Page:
Pets, Lets and Triple Threats: Protecting Your Property from Pets
The UK is a nation of animal lovers, but it’s also a famously tricky place to find pet-friendly rentals.
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While contents insurance can provide some peace of mind for accidental damage, furry friends can cause damage that isn’t covered, so it’s understandable that landlords are wary.
The Dogs and Domestic Animals Accommodation Protection Bill is currently under review in Parliament and is designed to ensure responsible pet ownership, which should reassure landlords that their property is in safe hands (or paws!).
In the UK, only 7% of private landlords advertise pet-friendly properties, meaning many tenants have to seriously consider giving up their four-legged friends in order to find a home.
The bill proposes certification that proves owners are responsible, ensuring the microchipping of dogs and cats and confirming they’ve had their required vaccinations. However, if a pet could potentially cause danger or harm within their neighbourhood, they simply won’t be allowed.
Protecting Your Pets and Home
According to the RSPCA, there’s an estimated 12 million pets in households across the nation. But although pets are known for leaving paw prints on our hearts, they’re also famous for leaving something else – and that’s damage to your household items.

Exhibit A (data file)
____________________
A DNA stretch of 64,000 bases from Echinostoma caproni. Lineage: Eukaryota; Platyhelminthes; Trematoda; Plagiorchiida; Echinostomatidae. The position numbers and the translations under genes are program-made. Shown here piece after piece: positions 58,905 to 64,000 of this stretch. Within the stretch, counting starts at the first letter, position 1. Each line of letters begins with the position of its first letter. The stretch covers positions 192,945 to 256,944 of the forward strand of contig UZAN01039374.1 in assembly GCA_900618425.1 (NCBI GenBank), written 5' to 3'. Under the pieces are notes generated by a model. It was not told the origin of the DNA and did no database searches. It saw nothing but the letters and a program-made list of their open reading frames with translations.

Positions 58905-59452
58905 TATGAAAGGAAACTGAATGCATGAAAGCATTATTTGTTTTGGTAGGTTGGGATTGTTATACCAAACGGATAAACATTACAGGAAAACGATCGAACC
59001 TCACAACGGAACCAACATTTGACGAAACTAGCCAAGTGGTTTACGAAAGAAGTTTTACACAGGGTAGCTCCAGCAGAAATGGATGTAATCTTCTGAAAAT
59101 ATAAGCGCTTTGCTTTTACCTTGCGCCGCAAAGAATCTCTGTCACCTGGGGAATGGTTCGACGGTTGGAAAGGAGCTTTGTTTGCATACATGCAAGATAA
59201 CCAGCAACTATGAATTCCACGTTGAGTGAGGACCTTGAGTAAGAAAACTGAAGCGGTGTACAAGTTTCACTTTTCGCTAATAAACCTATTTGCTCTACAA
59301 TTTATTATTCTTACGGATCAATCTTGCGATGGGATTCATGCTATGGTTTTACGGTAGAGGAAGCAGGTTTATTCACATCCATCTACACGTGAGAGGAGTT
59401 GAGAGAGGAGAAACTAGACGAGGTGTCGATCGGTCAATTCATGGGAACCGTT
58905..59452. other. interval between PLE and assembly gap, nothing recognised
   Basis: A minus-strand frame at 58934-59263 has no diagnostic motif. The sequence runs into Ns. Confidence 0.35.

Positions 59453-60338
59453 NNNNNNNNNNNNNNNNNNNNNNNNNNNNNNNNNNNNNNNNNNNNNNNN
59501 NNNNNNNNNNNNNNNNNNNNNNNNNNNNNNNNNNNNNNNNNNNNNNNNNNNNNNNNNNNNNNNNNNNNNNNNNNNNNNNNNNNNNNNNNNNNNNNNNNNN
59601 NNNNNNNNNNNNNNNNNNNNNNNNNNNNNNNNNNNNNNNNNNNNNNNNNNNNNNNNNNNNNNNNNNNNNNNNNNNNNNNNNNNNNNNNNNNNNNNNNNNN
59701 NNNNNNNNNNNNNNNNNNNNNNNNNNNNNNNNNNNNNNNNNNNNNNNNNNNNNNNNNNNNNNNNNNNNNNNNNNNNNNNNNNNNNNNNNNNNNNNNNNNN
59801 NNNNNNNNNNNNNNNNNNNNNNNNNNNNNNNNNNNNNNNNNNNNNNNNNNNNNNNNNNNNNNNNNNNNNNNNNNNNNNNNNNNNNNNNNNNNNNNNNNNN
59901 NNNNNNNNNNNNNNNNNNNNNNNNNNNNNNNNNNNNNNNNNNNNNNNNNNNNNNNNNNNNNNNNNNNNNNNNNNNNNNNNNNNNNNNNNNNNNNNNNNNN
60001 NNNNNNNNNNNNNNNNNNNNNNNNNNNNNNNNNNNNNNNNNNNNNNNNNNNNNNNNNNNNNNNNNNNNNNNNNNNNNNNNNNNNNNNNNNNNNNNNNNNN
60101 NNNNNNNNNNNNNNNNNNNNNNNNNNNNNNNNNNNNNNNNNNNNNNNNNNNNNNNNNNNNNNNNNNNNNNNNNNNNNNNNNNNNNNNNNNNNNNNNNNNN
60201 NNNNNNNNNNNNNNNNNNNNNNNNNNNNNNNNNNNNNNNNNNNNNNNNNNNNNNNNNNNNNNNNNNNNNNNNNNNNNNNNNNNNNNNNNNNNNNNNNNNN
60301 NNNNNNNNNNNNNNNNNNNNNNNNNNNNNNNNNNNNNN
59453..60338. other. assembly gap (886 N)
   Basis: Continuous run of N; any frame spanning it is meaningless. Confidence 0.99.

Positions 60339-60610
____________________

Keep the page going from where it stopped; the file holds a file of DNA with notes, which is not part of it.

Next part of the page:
It’s understandable that landlords are wary of allowing pets in properties, especially if it’s a furnished home. A puppy-in-training can be labelled a liability because they aren’t toilet trained, which can lead to smells and stains, and they tend to chew anything in sight!
While our Contents Insurance doesn’t cover the damage that pets can do (chewing and scratching is just the tip of the iceberg!) we do offer a range of protection including tenant liability that allows you coverage for up to £2,500 worth of accidental damage to your landlord’s property, so your tenant can focus on keeping Fido under control.
But not every pet is hell-bent on destruction. There are plenty of positives!
Positivity with Pets